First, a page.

The last thirty years has witnessed an explosion of scholarly books and articles on Locke which, claims Harpham, has "recast our most basic understanding of Locke as a historical actor and political theorist, the Two Treatises as a document, and liberalism as a coherent tradition of political discourse". The seven articles in this volume attempt to assess this "new scholarship," which is described as revisionist and historicist. This volume is now probably the best introduction to the "new scholarship." The introduction (...) by Edward Harpham, "Locke's Two Treatises in Perspective," and the bibliography provide a nice summary of key ideas, books, and articles. The essence of the new perspective is best stated by Richard Ascraft [[sic]] in "The Politics of Locke's Two Treatises of Government": "Locke's thought is thus both philosophically more conservative and politically more radical than we have hitherto supposed. In short, Locke is at once closer to Aristotle and Hooker and to the levelers and Sidney than the prevailing interpretations of his political thought maintain". Ashcraft attempts to separate Locke from the philosophy of Hobbes on such issues as resistance, toleration, justice and natural law, obligation; he directs his argument against Macpherson and Strauss, whose presences haunt the borders of the new scholarship. Eldon Eisenach, in his "Religion and Locke's Two Treatises of Government," interprets Locke's philosophy as marked by a deep skepticism regarding the reach of natural reason and informed by a "deep faith in the efficacy of biblical revelation" as the source of our moral and political duties. Eisenach comes close to dissenting from the new scholarship by wondering whether "Dunn and Ashcraft" are whistling in the dark concerning the coherence of Locke's "worldview"; but he closes ranks with the assertion that the Essay lays out a path to salvation. Eisenach concludes that Locke is not antireligious and secular, but a defender of biblical Christianity. The new scholarship must emphasize all the more a "spiritualist and assertively evangelical Locke". David Resnick, in "Rationality and the Two Treatises," attempts to recover the portrait of Locke as an antitraditionalist, committed to a critical rationalism. Resnick uses Weber's theory of rationality to render a consistent account of Locke's social analysis. Yet Resnick also insists that Locke's political philosophy is not self-interested and atomistic but is rooted in a fully Christian worldview: "Locke's deeply held theological convictions about the existence, benevolence and rationality of God ground his reasoning in a metaphysically stable framework". This religious assumption provides a basis for Locke's "rationality." But a new inconsistency is opened up by this resolution--a rationalism rooted in religious faith, by a philosopher who continually urged their distinction. Karen Iversen Vaughn, in "The Economic Background to Locke's Two Treatises of Government," attempts to correct the new scholarship's neglect of the economic premises of Locke's political philosophy; this neglect is part of an overreaction to Macpherson, but Vaughn offers a moderate economic interpretation of Locke. Vaughn shows the importance of rational self-interest in economic behavior, the necessity of political society to set conditions for economic pursuit: limit on sovereign power is an example of self-interest and evidence that "economic aspects of man's behavior permeated all aspects of life". Further, "civil society requires enforceable rules to contain the self-seeking actions of all men, so that life, liberty and property can be protected". Vaughn's essay opens the back door to the "self-interested" Locke of the "old scholarship." Ronald Hamowy, in "Cato's Letters, John Locke, and the Republican Paradigm," also seeks to redress the imbalance of the new scholarship, arguing that Locke's philosophy was not displaced by the civic humanist tradition and republican virtue. He offers a detailed analysis of Cato's Letters by John Tenchard and Thomas Gordon. Like Locke, "Cato" defines political authority in terms of inalienable rights. His analysis of liberty is strikingly Lockean, and not republican. Pocock's assessment of Locke's irrelevance to Whiggism and the American founding must be rejected. In the final essay, "Locke's Two Treatises and Contemporary Thought: Freedom, Community and the Liberal Tradition," Stephen L. Newman compares contemporary American libertarian and communitarian alternatives to the liberal welfare state. Newman offers a very trenchant criticism of libertarianism as decidedly non-Lockean by dint of its utter depoliticization of all behavior and its tendency to restore the execution of natural law to the private citizen and private groups. On the other hand, communitarianism fails to provide a sufficiently specific and robust notion of the common good, and more consistent writers like Walzer and Barber fall back not upon a teleological community, but autonomy mixed with participation. Locke's distinction of politics from economics, family, and social groups still provides the most workable and realistic account of politics available in the modern world; hence Newman concludes that libertarianism and communitarianism offer "impoverished" political theories. (shrink)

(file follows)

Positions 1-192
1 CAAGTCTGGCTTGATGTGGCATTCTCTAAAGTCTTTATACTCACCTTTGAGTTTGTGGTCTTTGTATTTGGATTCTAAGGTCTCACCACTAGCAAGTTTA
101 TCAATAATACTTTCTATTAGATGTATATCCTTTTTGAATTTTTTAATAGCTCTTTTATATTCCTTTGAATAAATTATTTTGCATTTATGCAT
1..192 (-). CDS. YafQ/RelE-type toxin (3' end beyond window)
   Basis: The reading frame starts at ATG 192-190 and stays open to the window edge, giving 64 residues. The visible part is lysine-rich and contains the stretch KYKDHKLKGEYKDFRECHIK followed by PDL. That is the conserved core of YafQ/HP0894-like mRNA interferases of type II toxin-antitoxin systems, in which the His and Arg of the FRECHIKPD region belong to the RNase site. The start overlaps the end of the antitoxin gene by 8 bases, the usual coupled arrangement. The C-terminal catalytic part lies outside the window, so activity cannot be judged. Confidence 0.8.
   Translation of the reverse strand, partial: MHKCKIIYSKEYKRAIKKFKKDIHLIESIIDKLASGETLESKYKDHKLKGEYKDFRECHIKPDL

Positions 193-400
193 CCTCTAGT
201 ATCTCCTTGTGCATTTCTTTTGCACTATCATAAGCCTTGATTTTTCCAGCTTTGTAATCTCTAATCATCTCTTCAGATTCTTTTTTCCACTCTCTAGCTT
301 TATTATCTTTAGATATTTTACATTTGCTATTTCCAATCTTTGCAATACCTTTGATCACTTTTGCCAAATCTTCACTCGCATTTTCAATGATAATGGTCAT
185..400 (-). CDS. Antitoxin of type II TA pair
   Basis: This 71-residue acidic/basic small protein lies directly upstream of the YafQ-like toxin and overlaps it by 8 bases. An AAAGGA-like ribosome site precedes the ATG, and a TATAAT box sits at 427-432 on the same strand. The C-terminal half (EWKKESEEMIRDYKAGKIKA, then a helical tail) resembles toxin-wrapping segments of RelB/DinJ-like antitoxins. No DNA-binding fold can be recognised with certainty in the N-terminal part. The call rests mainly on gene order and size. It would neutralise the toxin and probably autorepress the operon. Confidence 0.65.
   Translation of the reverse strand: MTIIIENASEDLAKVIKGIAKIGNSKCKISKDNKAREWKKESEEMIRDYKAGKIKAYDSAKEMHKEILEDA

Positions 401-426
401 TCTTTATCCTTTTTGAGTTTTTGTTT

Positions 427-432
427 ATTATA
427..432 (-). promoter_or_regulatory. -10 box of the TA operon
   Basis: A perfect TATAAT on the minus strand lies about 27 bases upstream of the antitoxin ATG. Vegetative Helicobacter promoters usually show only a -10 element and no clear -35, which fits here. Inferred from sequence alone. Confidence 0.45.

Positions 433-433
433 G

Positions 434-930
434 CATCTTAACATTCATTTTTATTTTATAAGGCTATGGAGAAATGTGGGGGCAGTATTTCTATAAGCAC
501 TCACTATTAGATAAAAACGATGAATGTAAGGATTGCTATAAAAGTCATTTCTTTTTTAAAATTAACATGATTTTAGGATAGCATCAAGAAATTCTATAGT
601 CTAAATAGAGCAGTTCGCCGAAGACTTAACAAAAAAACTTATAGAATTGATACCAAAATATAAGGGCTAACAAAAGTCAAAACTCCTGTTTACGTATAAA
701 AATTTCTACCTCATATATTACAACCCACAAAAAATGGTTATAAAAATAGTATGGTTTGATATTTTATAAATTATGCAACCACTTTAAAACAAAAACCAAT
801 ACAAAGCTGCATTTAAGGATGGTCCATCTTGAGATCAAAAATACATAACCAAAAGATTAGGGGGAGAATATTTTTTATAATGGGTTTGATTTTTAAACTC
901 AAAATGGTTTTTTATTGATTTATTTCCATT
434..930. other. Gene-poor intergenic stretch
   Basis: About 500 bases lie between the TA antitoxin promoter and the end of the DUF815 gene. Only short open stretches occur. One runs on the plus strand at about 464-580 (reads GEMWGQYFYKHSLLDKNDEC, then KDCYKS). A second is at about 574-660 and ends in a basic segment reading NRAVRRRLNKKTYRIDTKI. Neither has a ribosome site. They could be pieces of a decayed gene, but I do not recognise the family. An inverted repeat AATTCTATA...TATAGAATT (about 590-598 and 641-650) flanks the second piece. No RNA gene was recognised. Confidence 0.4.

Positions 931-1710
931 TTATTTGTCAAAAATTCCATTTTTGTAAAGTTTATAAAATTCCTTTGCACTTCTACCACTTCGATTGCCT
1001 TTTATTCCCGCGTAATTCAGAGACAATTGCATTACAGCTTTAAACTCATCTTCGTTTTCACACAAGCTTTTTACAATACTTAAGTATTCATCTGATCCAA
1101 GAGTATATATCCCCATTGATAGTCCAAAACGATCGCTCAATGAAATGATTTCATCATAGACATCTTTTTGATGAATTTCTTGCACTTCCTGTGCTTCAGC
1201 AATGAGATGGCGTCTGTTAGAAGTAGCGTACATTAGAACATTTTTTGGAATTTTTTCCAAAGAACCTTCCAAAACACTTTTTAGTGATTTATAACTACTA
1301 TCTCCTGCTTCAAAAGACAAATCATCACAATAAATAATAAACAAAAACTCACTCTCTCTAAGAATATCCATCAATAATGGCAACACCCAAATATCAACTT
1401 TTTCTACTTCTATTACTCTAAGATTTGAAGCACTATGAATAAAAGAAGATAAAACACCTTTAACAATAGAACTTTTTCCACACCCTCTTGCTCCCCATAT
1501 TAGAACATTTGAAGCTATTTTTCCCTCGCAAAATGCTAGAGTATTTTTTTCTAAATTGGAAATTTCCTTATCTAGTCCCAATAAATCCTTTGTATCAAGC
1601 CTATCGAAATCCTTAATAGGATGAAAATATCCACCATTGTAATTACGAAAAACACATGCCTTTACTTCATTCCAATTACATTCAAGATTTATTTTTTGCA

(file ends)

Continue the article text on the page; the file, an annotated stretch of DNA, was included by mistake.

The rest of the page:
Some Thoughts concerning Education, originally published in 1693, is one of John Locke's major works, a classic text in the philosophy of education; this is the definitive scholarly edition. The work mainly concerns moral education and its role in creating a responsible adult, and the importance of virtue as a transmitter of culture; but Locke ranges also over a wide range of practical topics.